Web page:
Skip navigation
Currently Being Moderated

Basic tracking question

Nov 14, 2012 7:17 PM

The following is being used for a headline for an ad, is the tracking off in this screenshot? Should the tracking be decreased? What about the font? Should it be bigger and heavier?



  • Currently Being Moderated
    Nov 14, 2012 7:31 PM   in reply to media kat

    None of that matters if the text is broken English... "U" is not a word. Numbers should generally be written out in headlines. Text should either be title case, all uppercase, all lowercase, or sentence case, not a mixture of cases.


    It's difficult to tell if tracking should be decreased without seeing the ENTIRE usage... same holds true for the font. And what does "off in this screenshot" mean? Define "off".

    Mark as:
  • Currently Being Moderated
    Nov 15, 2012 4:53 AM   in reply to media kat

    Yes, generally speaking, the heavier the weight, the tighter the tracking. But obviously, this headline is more about someone's idea of "clever design" than typography (thus the silly webspeak, which I also find nothing but annoying). So without seeing the ad, who knows?


    (I hope that one of the items listed as what one needs to succeed is basic grammar.)



    Mark as:
  • Currently Being Moderated
    Nov 18, 2012 12:21 PM   in reply to media kat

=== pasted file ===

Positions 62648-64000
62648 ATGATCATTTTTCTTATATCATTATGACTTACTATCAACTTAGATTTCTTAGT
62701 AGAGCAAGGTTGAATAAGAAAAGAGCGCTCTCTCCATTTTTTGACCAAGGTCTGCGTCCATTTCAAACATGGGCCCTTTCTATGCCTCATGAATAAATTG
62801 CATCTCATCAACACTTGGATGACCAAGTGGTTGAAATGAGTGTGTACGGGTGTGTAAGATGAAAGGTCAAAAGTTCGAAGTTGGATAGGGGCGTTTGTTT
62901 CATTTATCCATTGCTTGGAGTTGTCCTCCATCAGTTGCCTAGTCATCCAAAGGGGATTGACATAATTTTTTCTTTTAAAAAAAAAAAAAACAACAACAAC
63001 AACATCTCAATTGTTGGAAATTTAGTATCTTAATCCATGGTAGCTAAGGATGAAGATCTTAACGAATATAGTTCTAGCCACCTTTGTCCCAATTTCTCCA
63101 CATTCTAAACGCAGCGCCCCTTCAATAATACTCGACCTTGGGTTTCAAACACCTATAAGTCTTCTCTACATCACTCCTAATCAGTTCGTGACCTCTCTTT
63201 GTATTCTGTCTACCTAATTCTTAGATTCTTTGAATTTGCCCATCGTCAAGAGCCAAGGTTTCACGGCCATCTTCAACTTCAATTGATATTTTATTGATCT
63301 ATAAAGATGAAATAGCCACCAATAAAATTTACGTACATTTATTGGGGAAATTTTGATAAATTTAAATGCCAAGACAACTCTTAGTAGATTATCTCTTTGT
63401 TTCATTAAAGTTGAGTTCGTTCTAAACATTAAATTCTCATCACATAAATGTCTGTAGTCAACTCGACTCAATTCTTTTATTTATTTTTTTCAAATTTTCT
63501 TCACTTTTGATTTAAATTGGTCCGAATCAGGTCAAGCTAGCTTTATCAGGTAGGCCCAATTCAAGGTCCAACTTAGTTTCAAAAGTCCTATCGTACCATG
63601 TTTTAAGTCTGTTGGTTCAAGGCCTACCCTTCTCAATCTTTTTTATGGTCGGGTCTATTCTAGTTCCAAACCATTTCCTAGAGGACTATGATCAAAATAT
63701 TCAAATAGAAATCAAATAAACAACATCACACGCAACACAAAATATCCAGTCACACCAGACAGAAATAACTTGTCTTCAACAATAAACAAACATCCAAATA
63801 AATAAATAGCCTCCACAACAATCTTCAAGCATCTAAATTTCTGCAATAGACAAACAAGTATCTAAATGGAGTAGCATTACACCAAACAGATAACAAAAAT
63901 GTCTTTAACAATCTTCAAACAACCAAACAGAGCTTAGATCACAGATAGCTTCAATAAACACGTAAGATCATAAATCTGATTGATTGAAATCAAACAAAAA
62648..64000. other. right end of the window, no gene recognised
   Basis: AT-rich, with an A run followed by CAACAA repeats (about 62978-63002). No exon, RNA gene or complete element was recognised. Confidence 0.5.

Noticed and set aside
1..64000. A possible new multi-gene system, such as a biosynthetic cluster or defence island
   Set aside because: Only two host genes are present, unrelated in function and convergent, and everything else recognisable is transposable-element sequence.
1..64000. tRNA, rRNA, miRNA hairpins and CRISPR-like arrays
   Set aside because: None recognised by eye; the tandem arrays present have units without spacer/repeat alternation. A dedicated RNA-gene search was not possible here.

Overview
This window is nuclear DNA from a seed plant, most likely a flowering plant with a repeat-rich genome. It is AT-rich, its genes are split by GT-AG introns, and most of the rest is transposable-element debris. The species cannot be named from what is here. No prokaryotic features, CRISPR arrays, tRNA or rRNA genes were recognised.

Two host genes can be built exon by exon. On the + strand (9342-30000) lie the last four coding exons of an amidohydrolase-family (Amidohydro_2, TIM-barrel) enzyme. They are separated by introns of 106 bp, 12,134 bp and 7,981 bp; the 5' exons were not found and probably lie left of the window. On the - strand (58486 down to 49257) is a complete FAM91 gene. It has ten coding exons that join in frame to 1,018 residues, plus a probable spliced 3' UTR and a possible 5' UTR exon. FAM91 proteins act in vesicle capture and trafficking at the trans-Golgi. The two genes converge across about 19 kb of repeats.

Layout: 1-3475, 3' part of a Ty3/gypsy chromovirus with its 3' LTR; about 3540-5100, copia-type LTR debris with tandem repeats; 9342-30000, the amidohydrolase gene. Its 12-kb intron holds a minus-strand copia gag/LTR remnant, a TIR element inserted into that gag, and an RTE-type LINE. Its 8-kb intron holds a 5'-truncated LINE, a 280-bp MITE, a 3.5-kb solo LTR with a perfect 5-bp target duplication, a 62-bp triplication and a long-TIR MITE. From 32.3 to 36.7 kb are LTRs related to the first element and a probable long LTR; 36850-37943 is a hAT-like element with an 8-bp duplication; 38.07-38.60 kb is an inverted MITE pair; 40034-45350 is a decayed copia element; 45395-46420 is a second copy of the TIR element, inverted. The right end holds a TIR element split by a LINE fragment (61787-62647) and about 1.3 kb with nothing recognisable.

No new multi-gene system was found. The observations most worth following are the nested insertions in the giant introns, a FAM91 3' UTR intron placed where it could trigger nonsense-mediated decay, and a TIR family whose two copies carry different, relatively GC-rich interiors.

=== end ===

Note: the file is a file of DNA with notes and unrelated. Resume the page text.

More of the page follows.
Another thing to think about is the context of the typography, meaning how close or far away the viewer is going to be. Often it is suggested to use more tracking the smaller the text used–so, you might use much less tracking on a billboard sign than on a business card. Of course, tracking is also dependent upon the typeface used and the overall aesthetic of the piece. Like the others said, we would need to see the type in the context of the entire ad to give a meaningful suggestion.

    Mark as:
  • Currently Being Moderated
    Nov 18, 2012 4:43 PM   in reply to media kat

    The other "rule" is; The more condensed the type, the tighter the tracking.

    Condensed type with too much tracking begins to look like fenceposts in the desert, like yours is beginning to.

    I too hate the silly spelling. It’s awfully hack. But it’s your choice.

    Mark as:
  • Currently Being Moderated
    Nov 18, 2012 8:17 PM   in reply to media kat

    All's fair in love and war and advertising is basically war.


    There is no right and wrong and design in advertising has never actually been a criteria for good or bad advertising and certainly good design has never entered into the equation.


    The fact that you asked the question more or less indicates that  you have a feeling about this and what ever that feeling be is your answer.


    As for the wording there is no way to tell without seeing the ad knowing the target , etc. For instance say it was an ad for a play and that was the name of the play, then depending on the content of the play the letter and word spacing might be appropriate.


    On the other hand if the text of the headline refers to something very specific such as might refer to web speak it might also be appropriate. Then it might not be a matter of tracking as it is a headline and if might be more a matter of custom kerning which is more likely than tracking.


    In the ned the issue is communications and more important is it worthwhile content which very little in this world of communications qualifies as.

    Mark as:

More Like This

  • Retrieving data ...

Bookmarked By (0)

Answers + Points = Status

  • 10 points awarded for Correct Answers
  • 5 points awarded for Helpful Answers
  • 10,000+ points
  • 1,001-10,000 points
  • 501-1,000 points
  • 5-500 points